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    The Road to Tyranny by Don Jans

    Taxpayer funding for NFL, Other Pro Sports Stadiums Grows Exponentially

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    By Jon Styf | The Center Square

    (The Center Square) – Over the next nine years, more than half of the stadiums in the National Football League will reach 30 years of age, or the age at which stadiums are generally replaced, according to economist J.C. Bradbury of Kennesaw State University in Georgia.

    The model for replacement is trending more toward the taxpayer-supported efforts being pitched for the Tennessee Titans and Buffalo Bills than it is strictly team-owner funded stadiums such as the $5 billion SoFi Stadium in Los Angeles, home of the Chargers and Super Bowl-champion Rams.

    “The fourth wave of stadium construction is upon us,” Bradbury said. “And it’s going to be building over the next few years and peaking at around 2030. That’s not just the NFL, that’s all the big sports leagues.”

    Before SoFi, the most recent NFL stadium built was Las Vegas’ Allegiant Stadium, which received $750 million in public funding only four years after a new hockey arena for the Las Vegas Knights was built down the strip in 2016 with no taxpayer funding.

    This year, the teams that struck quick got deals done, Bradbury said. While the Washington Commanders floated a stadium proposal first – a $3 billion plan that included a wavering amount of public funding from Virginia of $350 million to $1 billion or more died for the year in the Legislature on Thursday – it is the Bills and Titans that look like they will have new stadiums for the 2026 NFL season.

    Buffalo received $850 million in public funding with $600 million from New York state and $250 million from Erie County for a new estimated $1.4 billion stadium. The Titans are expected to receive $500 million from Tennessee and $1 billion from state and Nashville taxes for $1.5 billion in public funding on an estimated $2.2 billion stadium.

    Taxpayers are going to be helping build a new stadium for the Buffalo Bills. The Ammons and McFadden families tailgate inside a tent as temperatures drop in the parking lots outside of Highmark Stadium before an NFL wild-card playoff football game between the Buffalo Bills and the New England Patriots, Saturday, Jan. 15, 2022, in Orchard Park, N.Y.

     

    That came after a 2017 Nashville study estimated that Nissan Stadium, completed in 1999, would require $293.2 million in capital improvements over 20 years.

    “The Buffalo Bills are getting extravagant subsidies,” said Michael Farren, a senior research fellow at George Mason’s Mercatus Center. “They were going to get the biggest NFL subsidies ever. For about one week they held that title. … If the Senate version had gone through, Virginia would have been the new champion of overpaying for stadium subsidies.”

    Maryland, meanwhile, has pledged $1.2 billion to split and renovate the Baltimore Ravens’ M&T Bank Stadium (opened in 1998) and the Baltimore Orioles’ Camden Yards (opened in 1992).

    Both the Denver Broncos, expected to soon be approved for new ownership led by Walmart heir Rob Walton and son-in-law Greg Penner, and the Cincinnati Bengals have already floated the idea of new stadiums this spring.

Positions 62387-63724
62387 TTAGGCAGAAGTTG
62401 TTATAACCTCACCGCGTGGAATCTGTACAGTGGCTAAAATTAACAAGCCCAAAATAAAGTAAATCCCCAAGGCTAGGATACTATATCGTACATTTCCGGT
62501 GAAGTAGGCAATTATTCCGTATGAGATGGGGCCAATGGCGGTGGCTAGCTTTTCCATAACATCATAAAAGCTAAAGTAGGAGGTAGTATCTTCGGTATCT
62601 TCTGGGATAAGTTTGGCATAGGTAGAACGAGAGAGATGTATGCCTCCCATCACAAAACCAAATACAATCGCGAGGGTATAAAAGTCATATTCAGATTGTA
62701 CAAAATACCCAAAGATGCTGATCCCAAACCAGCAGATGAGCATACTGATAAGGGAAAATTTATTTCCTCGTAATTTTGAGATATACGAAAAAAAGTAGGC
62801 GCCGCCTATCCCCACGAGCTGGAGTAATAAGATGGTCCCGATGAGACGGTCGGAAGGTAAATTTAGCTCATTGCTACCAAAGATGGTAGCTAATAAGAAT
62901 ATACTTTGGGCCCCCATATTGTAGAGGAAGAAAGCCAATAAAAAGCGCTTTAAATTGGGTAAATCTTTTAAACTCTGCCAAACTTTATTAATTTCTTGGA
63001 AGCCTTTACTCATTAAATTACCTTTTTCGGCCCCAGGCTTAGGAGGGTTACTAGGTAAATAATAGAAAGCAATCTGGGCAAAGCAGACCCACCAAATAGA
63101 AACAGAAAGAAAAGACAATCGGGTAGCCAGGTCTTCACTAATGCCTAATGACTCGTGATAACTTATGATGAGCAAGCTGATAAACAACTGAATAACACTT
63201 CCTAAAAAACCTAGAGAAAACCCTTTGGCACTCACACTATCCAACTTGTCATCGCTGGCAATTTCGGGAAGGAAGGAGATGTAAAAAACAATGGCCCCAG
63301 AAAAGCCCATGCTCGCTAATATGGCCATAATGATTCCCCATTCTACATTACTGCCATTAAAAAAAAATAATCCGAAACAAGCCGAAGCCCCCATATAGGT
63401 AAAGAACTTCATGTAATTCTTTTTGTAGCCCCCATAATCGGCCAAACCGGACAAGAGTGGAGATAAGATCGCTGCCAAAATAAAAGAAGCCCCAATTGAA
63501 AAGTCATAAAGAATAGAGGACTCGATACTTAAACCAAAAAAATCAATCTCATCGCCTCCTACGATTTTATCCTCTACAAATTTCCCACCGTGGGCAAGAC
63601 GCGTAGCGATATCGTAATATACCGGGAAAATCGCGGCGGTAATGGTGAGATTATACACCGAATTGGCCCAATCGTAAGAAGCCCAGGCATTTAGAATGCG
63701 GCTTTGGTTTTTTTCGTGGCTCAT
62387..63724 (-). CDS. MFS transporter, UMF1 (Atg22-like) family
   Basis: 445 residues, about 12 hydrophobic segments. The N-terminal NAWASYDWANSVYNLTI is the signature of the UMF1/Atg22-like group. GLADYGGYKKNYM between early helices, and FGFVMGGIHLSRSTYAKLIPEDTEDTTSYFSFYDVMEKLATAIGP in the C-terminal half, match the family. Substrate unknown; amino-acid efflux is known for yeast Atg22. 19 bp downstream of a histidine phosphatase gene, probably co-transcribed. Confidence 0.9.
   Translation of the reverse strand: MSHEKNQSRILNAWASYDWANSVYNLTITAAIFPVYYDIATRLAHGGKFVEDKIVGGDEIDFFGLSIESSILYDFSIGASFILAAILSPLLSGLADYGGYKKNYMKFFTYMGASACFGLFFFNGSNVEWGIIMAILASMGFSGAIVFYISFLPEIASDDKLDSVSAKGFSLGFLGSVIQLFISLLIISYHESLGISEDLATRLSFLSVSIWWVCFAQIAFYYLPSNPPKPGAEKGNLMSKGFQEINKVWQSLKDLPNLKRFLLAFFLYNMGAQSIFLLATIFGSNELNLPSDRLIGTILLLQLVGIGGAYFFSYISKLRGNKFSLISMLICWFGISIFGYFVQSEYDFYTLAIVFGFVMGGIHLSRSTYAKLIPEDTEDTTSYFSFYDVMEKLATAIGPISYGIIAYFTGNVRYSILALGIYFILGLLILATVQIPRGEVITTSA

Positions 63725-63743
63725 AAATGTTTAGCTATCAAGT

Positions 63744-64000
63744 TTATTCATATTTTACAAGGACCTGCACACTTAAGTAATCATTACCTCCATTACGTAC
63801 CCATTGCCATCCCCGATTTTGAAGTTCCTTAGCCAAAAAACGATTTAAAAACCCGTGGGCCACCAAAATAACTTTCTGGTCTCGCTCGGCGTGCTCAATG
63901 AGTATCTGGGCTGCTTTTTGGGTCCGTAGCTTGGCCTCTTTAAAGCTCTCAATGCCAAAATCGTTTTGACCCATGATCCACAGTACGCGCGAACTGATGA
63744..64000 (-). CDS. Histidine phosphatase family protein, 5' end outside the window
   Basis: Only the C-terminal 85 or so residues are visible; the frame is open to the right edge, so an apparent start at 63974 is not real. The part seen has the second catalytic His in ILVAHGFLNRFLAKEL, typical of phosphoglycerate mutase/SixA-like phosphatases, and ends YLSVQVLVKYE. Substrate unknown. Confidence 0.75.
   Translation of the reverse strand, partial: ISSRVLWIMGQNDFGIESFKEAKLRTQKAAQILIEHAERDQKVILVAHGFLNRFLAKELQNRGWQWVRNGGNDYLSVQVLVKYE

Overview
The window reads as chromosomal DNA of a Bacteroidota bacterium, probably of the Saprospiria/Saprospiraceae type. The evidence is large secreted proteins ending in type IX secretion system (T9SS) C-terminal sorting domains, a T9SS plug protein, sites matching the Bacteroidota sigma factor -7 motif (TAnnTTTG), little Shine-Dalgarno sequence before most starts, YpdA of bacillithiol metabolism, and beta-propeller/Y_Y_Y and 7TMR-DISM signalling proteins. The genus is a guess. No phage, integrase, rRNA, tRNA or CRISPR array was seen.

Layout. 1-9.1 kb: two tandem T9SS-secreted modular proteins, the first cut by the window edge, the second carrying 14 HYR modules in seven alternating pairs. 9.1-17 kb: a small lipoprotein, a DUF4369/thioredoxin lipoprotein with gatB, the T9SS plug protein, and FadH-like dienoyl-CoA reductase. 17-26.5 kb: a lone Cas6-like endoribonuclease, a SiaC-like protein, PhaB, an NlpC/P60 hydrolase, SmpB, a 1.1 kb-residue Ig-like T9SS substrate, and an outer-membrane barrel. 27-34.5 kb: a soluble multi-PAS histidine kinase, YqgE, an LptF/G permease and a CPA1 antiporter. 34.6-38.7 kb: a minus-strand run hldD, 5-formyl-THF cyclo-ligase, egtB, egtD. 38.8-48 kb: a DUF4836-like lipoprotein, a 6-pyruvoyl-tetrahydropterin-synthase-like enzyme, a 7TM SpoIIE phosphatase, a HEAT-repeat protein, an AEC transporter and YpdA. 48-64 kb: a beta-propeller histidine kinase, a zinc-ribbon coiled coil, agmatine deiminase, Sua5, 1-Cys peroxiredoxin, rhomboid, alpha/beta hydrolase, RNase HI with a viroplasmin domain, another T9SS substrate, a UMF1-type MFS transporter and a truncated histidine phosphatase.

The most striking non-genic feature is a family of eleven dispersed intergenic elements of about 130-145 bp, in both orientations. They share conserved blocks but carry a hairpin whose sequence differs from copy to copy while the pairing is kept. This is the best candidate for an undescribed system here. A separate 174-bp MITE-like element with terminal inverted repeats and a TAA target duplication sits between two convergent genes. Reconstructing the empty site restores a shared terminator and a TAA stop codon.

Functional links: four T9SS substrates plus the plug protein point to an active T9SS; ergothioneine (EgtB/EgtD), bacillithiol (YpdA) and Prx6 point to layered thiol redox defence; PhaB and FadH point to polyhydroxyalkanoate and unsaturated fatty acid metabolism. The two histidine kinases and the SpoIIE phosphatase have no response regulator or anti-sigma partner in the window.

The playbook for public funds

    Farren said the public subsidy deals follow a road map learned from previous teams, one identified by Joanna Cagan and Neil deMause in their book and his now website “Field of Schemes.”

    Bradbury said that it starts by getting state and local lawmakers on the same page to push a deal through quickly, before the full numbers are revealed and economists can tell the real story on benefits projections.

    And it doesn’t always work like regular economics, where a situation like the Washington Commanders could elicit a bidding war between states and municipalities such as Virginia, Maryland and Washington, D.C.

    “These coalitions don’t exist to win a bidding war,” Bradbury said. “These coalitions exist to feel loved.

    “… It’s a weird trifle relationship that, as an economist, I have a hard time understanding it.”

    In both Nashville and Buffalo, state, team and local leadership worked together to push new stadium proposals.

    Both included renovation estimates, which Titans CEO Burke Nihill said could cost Nashville more than $1.8 billion. Nashville, meanwhile, decided not to invest in its own estimates of renovation costs.

    Both also included team-sponsored economic impact estimates of a new stadium, like the Commanders Stadium, which did not include many of the details of how those numbers were created. The Titans claimed nearly $30 billion and 19,000 jobs in economic impact over 30 years while the Commanders’ leaked report claimed $24.7 billion and 2,246 jobs in the area by 2033.

    Bradbury has called team-sponsored reports “predatory” and went further with the Titans report, calling it “hot garbage” and “not credible whatsoever.” His reasoning was because it was not peer reviewed and it was conducted by an unnamed “predatory consulting firm” that he says was paid to give positive feedback on the economic impact of a new stadium and the current Nissan Stadium.

    Farren called the team-sponsored studies faulty “benefits-only analysis” and said he believes that no one in the public has seen the full Commanders report because only the cover page was leaked.

    “They give you the big picture results but they never give you the methodology or analysis of how they arrived at those conclusions,” Farren said. “The reason is because they never do a cost-benefit analysis.”

    Those team-sponsored economic impact reports are then used as legislatures and local councils push through the taxpayer-funded subsidies.

    Why the public doesn’t win